Without evidence of benefit, an intervention should not be presumed to be beneficial or safe.

- Rogue Medic

Firefighters Fuming Over Ruling in Paramedic Attack

Even when the law is strict, the judge may be unreasonably lenient.

Was the judge unreasonable? According to the information in this article, which may not be entirely accurate, yes.


The Chicago Firefighters Union is expressing outrage that a man convicted of attacking two fire paramedics walked out of court this week with a virtual slap on the wrist.

Jonathan Soto of Bartlett was charged with four counts of aggravated battery for the 2011 incident, but a Cook County judge convicted him on only a lesser misdemeanor charge.[1]


What did Mr. Soto do?

“He was choking me,” she said. “He had me pinned in the back of the ambulance on our bench seat, choking me. … I couldn’t free his hands from me, so I was able to get my knees in between us and kick him off of me.”[1]


Should the use of deadly force be taken lightly?

he was charged with aggravated battery, a class 3 felony punishable by up to five years in prison.[1]


Apparently, the police did take this seriously.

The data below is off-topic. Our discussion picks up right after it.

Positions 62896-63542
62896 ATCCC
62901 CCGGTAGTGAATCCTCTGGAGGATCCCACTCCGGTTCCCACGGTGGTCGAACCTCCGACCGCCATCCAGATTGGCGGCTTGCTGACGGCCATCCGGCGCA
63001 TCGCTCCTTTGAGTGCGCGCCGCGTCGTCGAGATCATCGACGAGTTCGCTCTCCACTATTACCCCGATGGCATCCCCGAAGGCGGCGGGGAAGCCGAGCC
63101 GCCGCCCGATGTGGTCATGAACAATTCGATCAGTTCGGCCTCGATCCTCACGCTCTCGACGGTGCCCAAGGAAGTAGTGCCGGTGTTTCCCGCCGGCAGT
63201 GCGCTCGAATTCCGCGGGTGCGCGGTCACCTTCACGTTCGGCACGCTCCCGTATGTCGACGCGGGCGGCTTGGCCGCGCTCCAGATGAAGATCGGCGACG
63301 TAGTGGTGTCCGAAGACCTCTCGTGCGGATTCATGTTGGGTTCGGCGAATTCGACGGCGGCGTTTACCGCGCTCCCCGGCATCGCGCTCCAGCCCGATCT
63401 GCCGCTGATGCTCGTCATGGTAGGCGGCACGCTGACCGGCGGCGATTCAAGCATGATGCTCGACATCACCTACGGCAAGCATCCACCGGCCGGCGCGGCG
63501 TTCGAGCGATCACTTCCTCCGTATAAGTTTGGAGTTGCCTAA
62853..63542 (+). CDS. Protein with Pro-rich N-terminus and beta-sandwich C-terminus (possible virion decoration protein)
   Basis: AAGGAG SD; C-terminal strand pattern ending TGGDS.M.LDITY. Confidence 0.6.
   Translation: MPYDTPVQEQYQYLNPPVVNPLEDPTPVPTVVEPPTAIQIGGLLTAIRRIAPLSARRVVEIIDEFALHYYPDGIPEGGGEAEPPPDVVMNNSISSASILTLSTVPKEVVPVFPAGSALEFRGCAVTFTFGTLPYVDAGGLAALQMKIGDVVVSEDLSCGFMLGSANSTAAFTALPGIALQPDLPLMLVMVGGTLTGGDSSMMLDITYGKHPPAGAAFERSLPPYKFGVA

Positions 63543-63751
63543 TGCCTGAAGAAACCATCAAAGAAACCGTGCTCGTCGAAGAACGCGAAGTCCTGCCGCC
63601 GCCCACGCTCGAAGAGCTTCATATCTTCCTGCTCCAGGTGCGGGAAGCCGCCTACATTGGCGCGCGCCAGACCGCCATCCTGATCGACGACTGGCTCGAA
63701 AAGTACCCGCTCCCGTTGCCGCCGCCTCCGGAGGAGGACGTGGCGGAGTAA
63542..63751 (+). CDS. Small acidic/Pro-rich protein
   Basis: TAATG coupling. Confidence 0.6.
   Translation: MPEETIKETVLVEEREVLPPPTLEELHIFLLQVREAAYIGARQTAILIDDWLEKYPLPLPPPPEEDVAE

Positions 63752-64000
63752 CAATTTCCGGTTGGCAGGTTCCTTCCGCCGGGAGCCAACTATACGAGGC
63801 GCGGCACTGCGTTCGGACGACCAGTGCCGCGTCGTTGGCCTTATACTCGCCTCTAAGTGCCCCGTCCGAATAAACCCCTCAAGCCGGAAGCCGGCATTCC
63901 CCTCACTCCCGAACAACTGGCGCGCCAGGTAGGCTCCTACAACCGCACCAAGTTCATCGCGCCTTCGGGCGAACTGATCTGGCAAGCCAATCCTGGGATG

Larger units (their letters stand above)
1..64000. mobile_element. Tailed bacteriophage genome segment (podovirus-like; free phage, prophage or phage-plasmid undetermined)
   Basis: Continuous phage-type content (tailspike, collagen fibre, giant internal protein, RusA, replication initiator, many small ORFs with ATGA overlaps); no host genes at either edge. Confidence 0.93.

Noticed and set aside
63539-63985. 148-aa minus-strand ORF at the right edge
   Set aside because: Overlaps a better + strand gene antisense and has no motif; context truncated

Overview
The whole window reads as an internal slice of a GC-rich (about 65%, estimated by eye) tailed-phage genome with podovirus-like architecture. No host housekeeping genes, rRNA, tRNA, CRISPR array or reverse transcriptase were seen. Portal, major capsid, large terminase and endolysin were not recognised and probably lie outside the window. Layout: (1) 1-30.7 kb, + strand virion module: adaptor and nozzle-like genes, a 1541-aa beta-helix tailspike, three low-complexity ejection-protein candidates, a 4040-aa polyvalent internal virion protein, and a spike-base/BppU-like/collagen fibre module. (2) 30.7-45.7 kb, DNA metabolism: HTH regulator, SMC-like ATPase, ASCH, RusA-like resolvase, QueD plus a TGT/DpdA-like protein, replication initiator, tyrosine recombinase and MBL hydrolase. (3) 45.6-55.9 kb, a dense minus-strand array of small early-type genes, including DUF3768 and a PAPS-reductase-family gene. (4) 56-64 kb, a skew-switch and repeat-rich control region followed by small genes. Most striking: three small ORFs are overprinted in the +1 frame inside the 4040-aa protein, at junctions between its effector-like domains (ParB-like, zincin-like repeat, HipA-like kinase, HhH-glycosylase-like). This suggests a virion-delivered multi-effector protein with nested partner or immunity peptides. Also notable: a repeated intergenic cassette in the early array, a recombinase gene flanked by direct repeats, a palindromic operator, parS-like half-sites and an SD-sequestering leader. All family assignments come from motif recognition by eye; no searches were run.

In a brief bench trial this week, Judge James Linn listened to testimony but found Soto guilty of only a lesser reckless conduct charge. He sentenced him to a year of supervision, and 20 days of community service.[1]


Supervision by the court?

What does that mean?

Does he have to ask for permission to choke a paramedic next time?

How would the judge handle sentencing if Mr. Soto had been choking a judge?

Supervision and community service or a felony conviction with serious prison time to match the seriousness of the act?


[1] Firefighters Fuming Over Ruling in Paramedic Attack
Firefighter paramedics Margaret Heckman and Michelle Martinez were attacked by a man in May 2011

By Phil Rogers
Thursday, Dec 20, 2012
Updated 7:02 PM CST
5 NBC Chicago


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